Integrating poetry with science can also enhance opportunities for communication with others about a subject or problem. To illustrate, in his role as a middle school science teacher, Patrick Goff (article coauthor), searched ways for his students to exercise their creativity during a science module focused on human impacts to Earth's ecosystems. In his search, Goff found several initiatives led by conservation scientists who were using poetry to communicate about the environment and conservation on the social media platform Twitter. Inspired by the various conservation-poetry projects, Goff integrated haiku into his course. He considered poetry writing an opportunity for his students to showcase their creativity while learning about how humans affect Earth's ecosystems, to learn and communicate about these impacts, and to share their emotions about these impacts, beyond the boundaries of traditional pedagogical tools and approaches (e.g., reading from textbooks). In turn, Goff asked his students to select a topic related to human impacts on Earth's ecosystems, research it, and then write a haiku about it. He also shared some of the students’ haiku on Twitter, with their consent, to expand the potential audience reading the poems and to solicit potential feedback for the students. Goff's approach complements a framework suggested by Frye and colleagues ( 2011 ) to extend acrostic poetry into different content areas to bring ownership to students’ understanding. Goff found the succinct structure of haiku appealing from an instructional point of view; the short form demonstrated to his students the importance of selective word choice and the value of concentrated reflection on the topic. The students also expressed enjoyment in writing the haiku as an alternative to other modes of writing or assessment and in having their poems shared with others and receiving feedback.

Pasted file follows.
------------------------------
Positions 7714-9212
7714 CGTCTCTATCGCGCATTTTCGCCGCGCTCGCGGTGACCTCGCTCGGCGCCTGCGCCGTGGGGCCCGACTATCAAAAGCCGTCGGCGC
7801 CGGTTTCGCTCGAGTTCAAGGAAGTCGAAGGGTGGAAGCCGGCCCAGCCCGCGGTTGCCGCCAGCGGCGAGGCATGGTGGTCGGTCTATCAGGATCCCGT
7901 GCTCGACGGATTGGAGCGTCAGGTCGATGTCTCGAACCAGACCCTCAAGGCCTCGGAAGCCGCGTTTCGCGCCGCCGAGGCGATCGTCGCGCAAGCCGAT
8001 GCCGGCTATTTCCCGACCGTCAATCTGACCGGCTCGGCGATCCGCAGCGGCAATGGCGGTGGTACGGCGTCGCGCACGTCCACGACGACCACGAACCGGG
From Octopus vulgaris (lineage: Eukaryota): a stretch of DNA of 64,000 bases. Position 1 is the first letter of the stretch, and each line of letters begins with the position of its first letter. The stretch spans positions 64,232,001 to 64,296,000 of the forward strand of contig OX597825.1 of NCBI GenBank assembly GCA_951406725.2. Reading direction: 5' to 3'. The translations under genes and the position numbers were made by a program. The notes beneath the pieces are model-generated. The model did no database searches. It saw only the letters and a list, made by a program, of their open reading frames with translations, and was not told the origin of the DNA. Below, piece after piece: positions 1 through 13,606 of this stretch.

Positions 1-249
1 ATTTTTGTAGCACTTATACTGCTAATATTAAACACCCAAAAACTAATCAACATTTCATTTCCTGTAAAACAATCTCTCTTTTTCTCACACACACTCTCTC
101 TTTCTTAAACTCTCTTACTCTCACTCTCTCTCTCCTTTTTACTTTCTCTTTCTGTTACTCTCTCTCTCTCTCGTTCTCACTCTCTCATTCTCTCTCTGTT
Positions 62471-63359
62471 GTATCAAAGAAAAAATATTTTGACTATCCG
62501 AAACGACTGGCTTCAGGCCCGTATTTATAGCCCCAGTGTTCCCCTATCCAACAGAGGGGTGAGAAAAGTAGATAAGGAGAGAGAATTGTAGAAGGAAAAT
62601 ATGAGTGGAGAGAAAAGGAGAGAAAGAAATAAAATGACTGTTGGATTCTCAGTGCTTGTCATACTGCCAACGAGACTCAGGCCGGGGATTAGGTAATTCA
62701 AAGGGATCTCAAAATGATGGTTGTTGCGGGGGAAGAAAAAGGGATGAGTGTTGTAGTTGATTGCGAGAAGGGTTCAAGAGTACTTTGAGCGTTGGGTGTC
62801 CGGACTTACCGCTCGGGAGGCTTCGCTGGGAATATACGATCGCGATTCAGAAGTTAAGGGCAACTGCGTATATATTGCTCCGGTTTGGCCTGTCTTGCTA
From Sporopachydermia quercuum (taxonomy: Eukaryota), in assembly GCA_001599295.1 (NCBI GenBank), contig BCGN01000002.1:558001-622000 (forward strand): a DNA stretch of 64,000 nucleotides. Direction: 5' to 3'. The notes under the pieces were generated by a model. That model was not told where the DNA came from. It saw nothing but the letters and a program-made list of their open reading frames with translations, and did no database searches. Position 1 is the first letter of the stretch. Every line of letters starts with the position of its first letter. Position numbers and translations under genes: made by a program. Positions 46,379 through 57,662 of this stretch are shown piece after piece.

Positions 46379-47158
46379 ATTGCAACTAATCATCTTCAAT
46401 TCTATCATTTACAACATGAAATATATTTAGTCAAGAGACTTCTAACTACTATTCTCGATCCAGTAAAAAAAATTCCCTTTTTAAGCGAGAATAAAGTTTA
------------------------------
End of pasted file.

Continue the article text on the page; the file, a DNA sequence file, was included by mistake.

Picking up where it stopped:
The attitudes expressed by Goff's students about the integration of poetry in their science curriculum align with broader findings demonstrating the impact of topic engagement on learning (Paiva et al. 2013). Social and behavioral science studies have shown, for both children and adults, that activities that generate enjoyment or humor in an educational setting can stimulate learning, because students are more relaxed and less bound by rules (Lucardie 2014). An added benefit of short-form writing such as poetry is the potential to receive relatively rapid feedback when sharing ideas, which is important in learning environments (Hattie and Timperley 2007).

Integrating science and poetry: Benefits to conservation